It’s a typical Sunday at First Baptist Church for Dustin. Pastor Jon had just finished his sermon and announced that after the closing hymn he is going to baptize Thomas, a college student who, after wrestling with doubts over the resurrection for years, has finally believed the gospel. Dustin’s wife ducks out during the first verse of the hymn to retrieve their children from the nursery. When she arrives back at the pew with their gaggle of children, Dustin is noticeably flustered by their raucous behavior. As the final verse ends he decides to sneak out with his family before the baptism. His conscience is troubled at leaving early, but he decides to go ahead anyway. After all, Thomas’ baptism doesn’t really have anything to do with him, does it? Isn’t it just about Thomas personal profession of faith? He can do that just as well without Dustin and his family.
Dustin’s attitude toward Thomas’ baptism represents the way many evangelicals think about the ordinances. For many, baptism is essentially about my personal profession of faith, an expression of my obedience to Jesus. Regrettably, this individualism characterizes how many Christians even think about the more obviously communal ordinance, the Lord’s Supper. The Lord’s Supper is purely about my remembrance of Christ’s sacrifice, my confession of sin, or my hope in the Lord’s return. So with eyes tightly shut and hearts pretty well indifferent to who may or may not be in the room, the Lord’s Supper becomes nothing more than an act of private devotion—just one we do in proximity to a lot of other Christians.
The Bible, however, paints a very different portrait for how the ordinances function in the life of the church. Let me submit three ways the Bible shows us how the ordinances should shape our relationships with one another, both on Sundays and throughout the week.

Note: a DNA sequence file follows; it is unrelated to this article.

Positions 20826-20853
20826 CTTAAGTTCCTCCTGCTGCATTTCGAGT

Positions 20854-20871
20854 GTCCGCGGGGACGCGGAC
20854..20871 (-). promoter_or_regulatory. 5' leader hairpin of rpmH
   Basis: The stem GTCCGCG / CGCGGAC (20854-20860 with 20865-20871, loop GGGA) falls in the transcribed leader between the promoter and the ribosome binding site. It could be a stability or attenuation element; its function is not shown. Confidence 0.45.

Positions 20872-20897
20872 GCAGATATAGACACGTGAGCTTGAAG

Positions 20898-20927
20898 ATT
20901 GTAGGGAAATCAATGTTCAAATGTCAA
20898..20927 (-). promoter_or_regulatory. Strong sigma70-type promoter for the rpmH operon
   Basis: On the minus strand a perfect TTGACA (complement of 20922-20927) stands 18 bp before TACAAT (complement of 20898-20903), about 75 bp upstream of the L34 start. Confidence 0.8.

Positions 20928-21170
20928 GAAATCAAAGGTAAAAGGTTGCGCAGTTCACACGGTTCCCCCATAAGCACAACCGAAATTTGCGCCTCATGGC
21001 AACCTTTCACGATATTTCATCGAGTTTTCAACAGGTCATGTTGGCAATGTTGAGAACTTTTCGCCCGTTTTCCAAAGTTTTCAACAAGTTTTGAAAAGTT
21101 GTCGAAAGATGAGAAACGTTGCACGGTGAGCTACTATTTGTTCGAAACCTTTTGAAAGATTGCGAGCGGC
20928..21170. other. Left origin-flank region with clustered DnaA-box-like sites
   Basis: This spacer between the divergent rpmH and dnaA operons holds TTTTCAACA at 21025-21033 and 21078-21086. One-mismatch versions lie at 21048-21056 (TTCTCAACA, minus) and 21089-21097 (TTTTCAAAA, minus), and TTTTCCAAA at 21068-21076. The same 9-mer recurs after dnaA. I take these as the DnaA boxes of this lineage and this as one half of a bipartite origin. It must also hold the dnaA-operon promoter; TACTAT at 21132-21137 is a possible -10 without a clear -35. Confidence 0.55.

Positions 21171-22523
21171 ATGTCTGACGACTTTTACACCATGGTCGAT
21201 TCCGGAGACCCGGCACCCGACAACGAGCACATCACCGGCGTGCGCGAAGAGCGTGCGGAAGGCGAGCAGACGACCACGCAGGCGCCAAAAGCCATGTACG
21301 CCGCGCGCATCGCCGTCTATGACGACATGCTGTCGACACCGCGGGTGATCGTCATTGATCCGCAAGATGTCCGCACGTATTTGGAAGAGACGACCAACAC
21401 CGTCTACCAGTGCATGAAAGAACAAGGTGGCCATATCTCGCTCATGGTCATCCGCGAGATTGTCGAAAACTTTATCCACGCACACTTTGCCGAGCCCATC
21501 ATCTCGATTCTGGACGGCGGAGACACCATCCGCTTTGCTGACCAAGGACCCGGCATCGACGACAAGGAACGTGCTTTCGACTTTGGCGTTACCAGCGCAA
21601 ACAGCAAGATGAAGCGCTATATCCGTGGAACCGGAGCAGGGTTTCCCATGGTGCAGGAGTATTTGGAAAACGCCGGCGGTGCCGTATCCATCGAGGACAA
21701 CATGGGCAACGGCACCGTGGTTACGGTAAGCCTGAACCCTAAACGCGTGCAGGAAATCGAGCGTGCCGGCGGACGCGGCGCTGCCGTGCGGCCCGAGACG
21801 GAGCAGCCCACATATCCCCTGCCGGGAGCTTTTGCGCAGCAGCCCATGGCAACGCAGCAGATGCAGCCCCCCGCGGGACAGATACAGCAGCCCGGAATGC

1. Baptism and the Lord's Supper Create Day-to-Day Commitments
Baptism and the Lord’s Supper are not hermetically sealed events in the life of the church—“flash in the pan” moments that interrupt our regular routine of worship. Instead, these are events that create day-to-day responsibilities toward one another. Going back to our opening illustration, when Thomas is baptized on Sunday morning, that baptism has implications for Dustin on Monday. In baptism, the church is making commitments to the believer and the believer is making commitments to the church.
Where do we find this in Scripture? Baptism is how the church marks out the people of God. In the Great Commission, Jesus authorizes the apostles, and by implication the church, to administer baptism to “disciples” (Matt. 28:18–20). When someone is baptized they are not only going public with their faith, the church is also affirming their profession as credible. The church, after all, is the one administering the baptism, giving as it were their stamp of approval to that person’s profession of faith.
And what happens after someone is baptized? They join the church. Baptism doesn’t just mark someone’s commitment to follow Jesus, it also marks their commitment to Jesus’ people. Throughout the New Testament, new believers joined up or “were added” to the church by baptism (Acts 2:14; 1 Cor. 12:3), and once added to the church, the church loved and spiritually nourished them (Acts 2:42–47).
So when church members watch someone get baptized, we aren’t just celebrating their private profession of faith. We are making a commitment to them to oversee the well-being of their Christian walk, to care for them, and to love them as members of our church. In other words, when we witness someone baptized we are, as a congregation, implicitly saying our church covenant to them as they go down into the water and they are saying it back to us as they emerge. When you see someone baptized in your congregation, add them to your prayer list and start asking how they’re doing—they’re part of the family now.